SB 591 changes the legal standards of qualification as an expert witness. MCADSV gained an amendment to the bill that exempts family and juvenile courts, including domestic violence and protection order cases, from new standards for qualifying as an expert witness. This change was sought by MCADSV due to the effects on qualifying DV/SV advocates as expert witnesses. 
Status: SB 591 was “truly agreed and finally passed” on April 27. The bill awaits the Governor’s signature to become law. 


Priority legislation that passed in other bills

TRAFFICKING AND SAFE AT HOME PROGRAM

Senate Bill 888
Sponsor: Sen. Gina Walsh, D-St. Louis
MCADSV supports
The content of SB 888 passed in HB 1562. It adds victims of human trafficking to the Safe at Home address confidentiality program. 

DOMESTIC VIOLENCE CRIME VICTIMS' RIGHTS

House Bill 2133
Sponsor: Rep. Diane Franklin, R-Camdenton
MCADSV supports
The content of HB 2133 passed in SB 921 and requires that victims of misdemeanor domestic assault crimes, in addition to victims of felony crimes, receive notification of all court proceedings and offender release actions involving the offense against them.

DOMESTIC VIOLENCE CRIME REPORTING

Senate Bill 1085
Sponsor: Sen. David Pearce, R-Warrensburg
MCADSV supports
The contents of HB 1678 and SB 1085 passed in SB 921. It require colleges and universities to develop detailed MOUs with local law enforcement agencies on responses to sexual assault, domestic violence, dating violence and stalking. 

CONFIDENTIALITY OF CHILD SEXUAL ABUSE FORENSIC EVIDENCE 

House Bill 2202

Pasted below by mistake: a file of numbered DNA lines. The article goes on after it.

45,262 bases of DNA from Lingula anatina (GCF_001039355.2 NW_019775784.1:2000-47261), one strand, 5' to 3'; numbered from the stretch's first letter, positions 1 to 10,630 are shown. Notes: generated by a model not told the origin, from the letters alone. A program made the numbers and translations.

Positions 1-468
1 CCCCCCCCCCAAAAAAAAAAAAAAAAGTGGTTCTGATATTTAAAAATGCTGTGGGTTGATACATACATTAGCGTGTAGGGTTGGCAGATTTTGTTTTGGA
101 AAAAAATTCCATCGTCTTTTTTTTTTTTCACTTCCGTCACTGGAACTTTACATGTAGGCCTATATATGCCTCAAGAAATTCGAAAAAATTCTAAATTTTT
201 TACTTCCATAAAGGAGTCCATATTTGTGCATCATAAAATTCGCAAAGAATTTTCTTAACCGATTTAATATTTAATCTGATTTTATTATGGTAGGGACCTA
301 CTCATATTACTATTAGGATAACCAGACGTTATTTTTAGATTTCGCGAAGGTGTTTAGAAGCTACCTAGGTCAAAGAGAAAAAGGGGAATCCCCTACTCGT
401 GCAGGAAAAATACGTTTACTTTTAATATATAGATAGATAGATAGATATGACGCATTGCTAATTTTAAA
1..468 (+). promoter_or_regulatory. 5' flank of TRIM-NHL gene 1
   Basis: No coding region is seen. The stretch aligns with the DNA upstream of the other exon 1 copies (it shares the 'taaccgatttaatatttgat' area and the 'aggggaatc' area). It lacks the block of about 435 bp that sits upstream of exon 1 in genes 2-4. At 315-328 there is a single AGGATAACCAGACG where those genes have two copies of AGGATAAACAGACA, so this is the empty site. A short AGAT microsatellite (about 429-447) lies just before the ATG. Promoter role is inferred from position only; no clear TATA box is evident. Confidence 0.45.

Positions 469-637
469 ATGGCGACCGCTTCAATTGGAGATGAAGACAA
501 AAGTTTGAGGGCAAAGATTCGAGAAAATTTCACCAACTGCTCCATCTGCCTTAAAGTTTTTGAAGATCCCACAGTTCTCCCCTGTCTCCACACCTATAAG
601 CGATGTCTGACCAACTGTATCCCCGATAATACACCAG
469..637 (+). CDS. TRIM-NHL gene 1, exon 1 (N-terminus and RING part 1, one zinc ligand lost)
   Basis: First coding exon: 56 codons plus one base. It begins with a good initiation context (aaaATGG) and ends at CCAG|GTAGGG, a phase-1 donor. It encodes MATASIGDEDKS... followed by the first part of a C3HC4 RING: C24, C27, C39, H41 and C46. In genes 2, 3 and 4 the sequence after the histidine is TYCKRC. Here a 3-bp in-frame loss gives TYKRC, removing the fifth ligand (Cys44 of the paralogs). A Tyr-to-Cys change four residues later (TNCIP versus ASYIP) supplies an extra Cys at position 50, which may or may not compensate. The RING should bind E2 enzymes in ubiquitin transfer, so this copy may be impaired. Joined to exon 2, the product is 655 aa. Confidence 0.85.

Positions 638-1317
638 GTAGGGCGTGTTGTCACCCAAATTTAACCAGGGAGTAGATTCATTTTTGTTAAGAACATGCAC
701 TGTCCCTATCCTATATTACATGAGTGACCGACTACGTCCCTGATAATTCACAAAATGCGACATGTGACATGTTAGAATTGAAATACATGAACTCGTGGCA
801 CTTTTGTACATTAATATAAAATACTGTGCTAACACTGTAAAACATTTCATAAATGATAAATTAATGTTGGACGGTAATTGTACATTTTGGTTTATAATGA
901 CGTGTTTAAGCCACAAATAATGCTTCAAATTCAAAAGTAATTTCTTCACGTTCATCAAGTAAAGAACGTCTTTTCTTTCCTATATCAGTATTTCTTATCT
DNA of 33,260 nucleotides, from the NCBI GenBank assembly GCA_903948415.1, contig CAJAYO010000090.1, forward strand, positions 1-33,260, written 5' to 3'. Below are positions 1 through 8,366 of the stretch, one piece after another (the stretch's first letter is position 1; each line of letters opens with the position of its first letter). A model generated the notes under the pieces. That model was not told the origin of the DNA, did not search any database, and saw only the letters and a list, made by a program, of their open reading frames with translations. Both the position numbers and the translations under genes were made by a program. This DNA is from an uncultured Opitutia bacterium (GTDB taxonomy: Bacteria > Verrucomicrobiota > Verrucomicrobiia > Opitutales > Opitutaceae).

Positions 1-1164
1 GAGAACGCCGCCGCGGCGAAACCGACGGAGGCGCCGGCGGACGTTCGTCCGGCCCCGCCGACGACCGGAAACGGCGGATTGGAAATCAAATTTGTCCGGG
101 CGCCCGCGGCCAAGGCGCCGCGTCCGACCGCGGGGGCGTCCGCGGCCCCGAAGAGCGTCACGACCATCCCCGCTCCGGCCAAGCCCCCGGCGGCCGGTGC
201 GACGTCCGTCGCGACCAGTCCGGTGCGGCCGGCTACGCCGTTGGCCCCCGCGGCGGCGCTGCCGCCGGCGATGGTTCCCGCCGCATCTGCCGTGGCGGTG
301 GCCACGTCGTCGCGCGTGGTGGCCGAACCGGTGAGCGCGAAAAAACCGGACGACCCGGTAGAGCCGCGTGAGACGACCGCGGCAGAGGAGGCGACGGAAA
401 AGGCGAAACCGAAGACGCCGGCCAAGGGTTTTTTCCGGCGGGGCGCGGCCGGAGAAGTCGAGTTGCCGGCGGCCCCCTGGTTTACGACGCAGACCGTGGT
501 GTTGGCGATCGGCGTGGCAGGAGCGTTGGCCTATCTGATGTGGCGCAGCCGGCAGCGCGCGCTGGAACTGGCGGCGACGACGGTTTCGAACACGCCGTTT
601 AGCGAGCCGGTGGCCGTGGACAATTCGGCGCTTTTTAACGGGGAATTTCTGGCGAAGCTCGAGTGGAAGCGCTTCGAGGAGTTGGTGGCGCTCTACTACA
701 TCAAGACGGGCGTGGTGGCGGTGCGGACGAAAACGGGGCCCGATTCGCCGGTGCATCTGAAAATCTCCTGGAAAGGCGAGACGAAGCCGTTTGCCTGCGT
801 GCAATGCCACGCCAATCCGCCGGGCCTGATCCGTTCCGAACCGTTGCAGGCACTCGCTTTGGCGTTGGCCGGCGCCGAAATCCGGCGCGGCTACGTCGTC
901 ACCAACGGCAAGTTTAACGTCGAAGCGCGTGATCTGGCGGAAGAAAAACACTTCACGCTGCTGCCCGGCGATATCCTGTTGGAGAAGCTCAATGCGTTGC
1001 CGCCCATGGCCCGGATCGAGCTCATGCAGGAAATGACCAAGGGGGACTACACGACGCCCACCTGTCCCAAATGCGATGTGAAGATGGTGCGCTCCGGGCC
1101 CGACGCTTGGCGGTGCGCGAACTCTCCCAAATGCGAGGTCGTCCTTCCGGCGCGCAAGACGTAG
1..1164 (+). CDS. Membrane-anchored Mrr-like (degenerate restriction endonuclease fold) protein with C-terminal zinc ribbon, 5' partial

Sponsor: Rep. Marsha Haefner, R-St. Louis
MCADSV supports
The content of HB 2202 passed in HB 1562. It provides additional restrictions on the sharing of photos or recordings obtained in child abuse forensic examinations or investigations, requiring court orders for sharing the information, and adding these materials to those that are redacted from public court records. 

TEEN DATING VIOLENCE AWARENESS MONTH 

House Bill 2481
Sponsor: Rep. Donna Pfautsch, R-Harrisonville
MCADSV supports
The content of HB 2481 passed in SB 921. It designates the month of February as Teen Dating Violence Awareness Month in Missouri. 

Priority legislation that FAILED

UNPAID LEAVE FOR DOMESTIC AND SEXUAL VIOLENCE VICTIMS 

Senate Bill 907 
Sponsor: Sen. Gina Walsh, D-St. Louis
MCADSV supports, gained amendments
SB 907 would have allowed unpaid leave from work for victims of domestic and sexual violence to attend legal/court proceedings and obtain needed services. MCADSV negotiated a compromise on the bill that gained the support of industry groups, but the Missouri Chamber of Commerce remained opposed to SB 907. The compromise retained the legal right for employees to take unpaid leave but removed provisions in the bill that specifically allowed a "private cause of action" for employees to sue their employers if they were fired for taking unpaid leave. 
Status: SB 907 never advanced from a Senate committee. 

 

HUMAN TRAFFICKING HOTLINE POSTERS 

House Bill 2561
Sponsor: Rep. Cloria Brown, R-St. Louis
MCADSV supports
HB 2561 would have required some businesses to display posters with information on the national trafficking hotline (1-888-373-7888) and other resources for victims of human trafficking. The types of businesses that would have been required to do so included airports, truck stops, bus stations, strip clubs, emergency rooms, etc.  
Status: HB 2561, which was passed by the House and a Senate committee, failed to pass the General Assembly.


CRIMINAL CODE REVISIONS 

Bills that failed with Criminal Code revisions and elder abuse provisions:


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You can review filed 2016 filed legislation online

•    Senate: http://www.senate.mo.gov/16info/BTS_Web/BillList.aspx?SessionType=R   
•    House: http://www.house.mo.gov/billlist.aspx